Some 128GB iPhone 6 Plus owners with large app libraries have complained about unexpected crashes and reboots on their devices, with one report from South Korea suggesting the problem may lie with the memory modules chosen for this specific iPhone model, which could lead to a product recall. Soon after that, 9to5Mac refuted those claims, saying that Apple is aware of the “rare bug” and that the problem is not related to NAND flash memory.

In a new report, Digitimes agreed with 9to5Mac’s findings, saying that the memory controller is unlikely to be the cause of this particular iPhone 6 Plus problem.

FROM EARLIER: Why the chances of a humiliating iPhone 6 Plus recall are slim to none

According to the publication, “unspecified NAND flash chipmakers indicated that the adoption of [triple-level cell] TLC NAND memory by Apple must have gone through a ‘very rigorous’ testing procedure.” Business Korea speculated earlier this week that the cheaper TLC NAND memory may be to blame for these iPhone 6 Plus crashes.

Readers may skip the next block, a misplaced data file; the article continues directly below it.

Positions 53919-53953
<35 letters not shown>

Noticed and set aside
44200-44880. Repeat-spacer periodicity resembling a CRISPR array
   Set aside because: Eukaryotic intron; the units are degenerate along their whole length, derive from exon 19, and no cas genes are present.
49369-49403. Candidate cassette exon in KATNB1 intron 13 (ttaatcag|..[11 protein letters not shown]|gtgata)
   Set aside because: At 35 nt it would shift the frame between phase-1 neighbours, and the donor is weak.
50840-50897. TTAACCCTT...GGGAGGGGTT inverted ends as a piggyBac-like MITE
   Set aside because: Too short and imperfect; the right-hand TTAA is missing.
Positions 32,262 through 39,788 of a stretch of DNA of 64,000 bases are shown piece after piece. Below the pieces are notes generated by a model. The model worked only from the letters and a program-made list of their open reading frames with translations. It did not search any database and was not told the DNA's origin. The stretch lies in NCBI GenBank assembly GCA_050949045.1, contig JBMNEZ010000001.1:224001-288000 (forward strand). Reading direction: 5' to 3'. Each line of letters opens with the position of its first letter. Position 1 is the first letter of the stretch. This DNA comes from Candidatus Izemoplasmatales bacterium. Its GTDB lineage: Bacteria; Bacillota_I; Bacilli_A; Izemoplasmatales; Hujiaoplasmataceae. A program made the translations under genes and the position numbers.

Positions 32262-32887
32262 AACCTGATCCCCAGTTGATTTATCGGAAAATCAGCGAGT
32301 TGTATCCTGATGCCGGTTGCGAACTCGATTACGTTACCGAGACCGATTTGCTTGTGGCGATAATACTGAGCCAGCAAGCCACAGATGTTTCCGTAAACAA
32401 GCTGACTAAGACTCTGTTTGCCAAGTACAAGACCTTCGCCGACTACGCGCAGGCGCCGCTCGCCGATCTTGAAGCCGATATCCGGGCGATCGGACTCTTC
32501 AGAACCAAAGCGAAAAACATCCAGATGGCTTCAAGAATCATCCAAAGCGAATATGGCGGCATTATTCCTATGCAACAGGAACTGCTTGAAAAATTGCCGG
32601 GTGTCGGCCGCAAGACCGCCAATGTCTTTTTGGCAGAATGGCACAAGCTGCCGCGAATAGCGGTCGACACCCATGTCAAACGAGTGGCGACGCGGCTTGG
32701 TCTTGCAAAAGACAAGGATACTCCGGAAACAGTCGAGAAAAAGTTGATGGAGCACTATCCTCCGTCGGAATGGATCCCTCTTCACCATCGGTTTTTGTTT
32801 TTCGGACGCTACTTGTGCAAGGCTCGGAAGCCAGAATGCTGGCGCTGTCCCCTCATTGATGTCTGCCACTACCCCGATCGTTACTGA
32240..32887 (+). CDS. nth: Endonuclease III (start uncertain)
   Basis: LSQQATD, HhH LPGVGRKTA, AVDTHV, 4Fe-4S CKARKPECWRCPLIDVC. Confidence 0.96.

“It is unlikely that Apple’s use of TLC NAND in 128GB iPhone 6 Plus is aimed at reducing costs, the makers believe. A phone with 128GB of storage requires a package using eight NAND chips. TLC NAND makes it easier than MLC NAND to make high-density modules, the makers said,” Digitimes added.

Digitimes says that TLC is slower and cheaper than single-level cell (SLC) or multi-level cell (MLC) memory, but notes that memory makes said that using TLC memory in the iPhone 6 Plus represents a “bold decision for Apple.”

Meanwhile, Apple has yet to explain what causes this particular iPhone 6 Plus bug.

Comments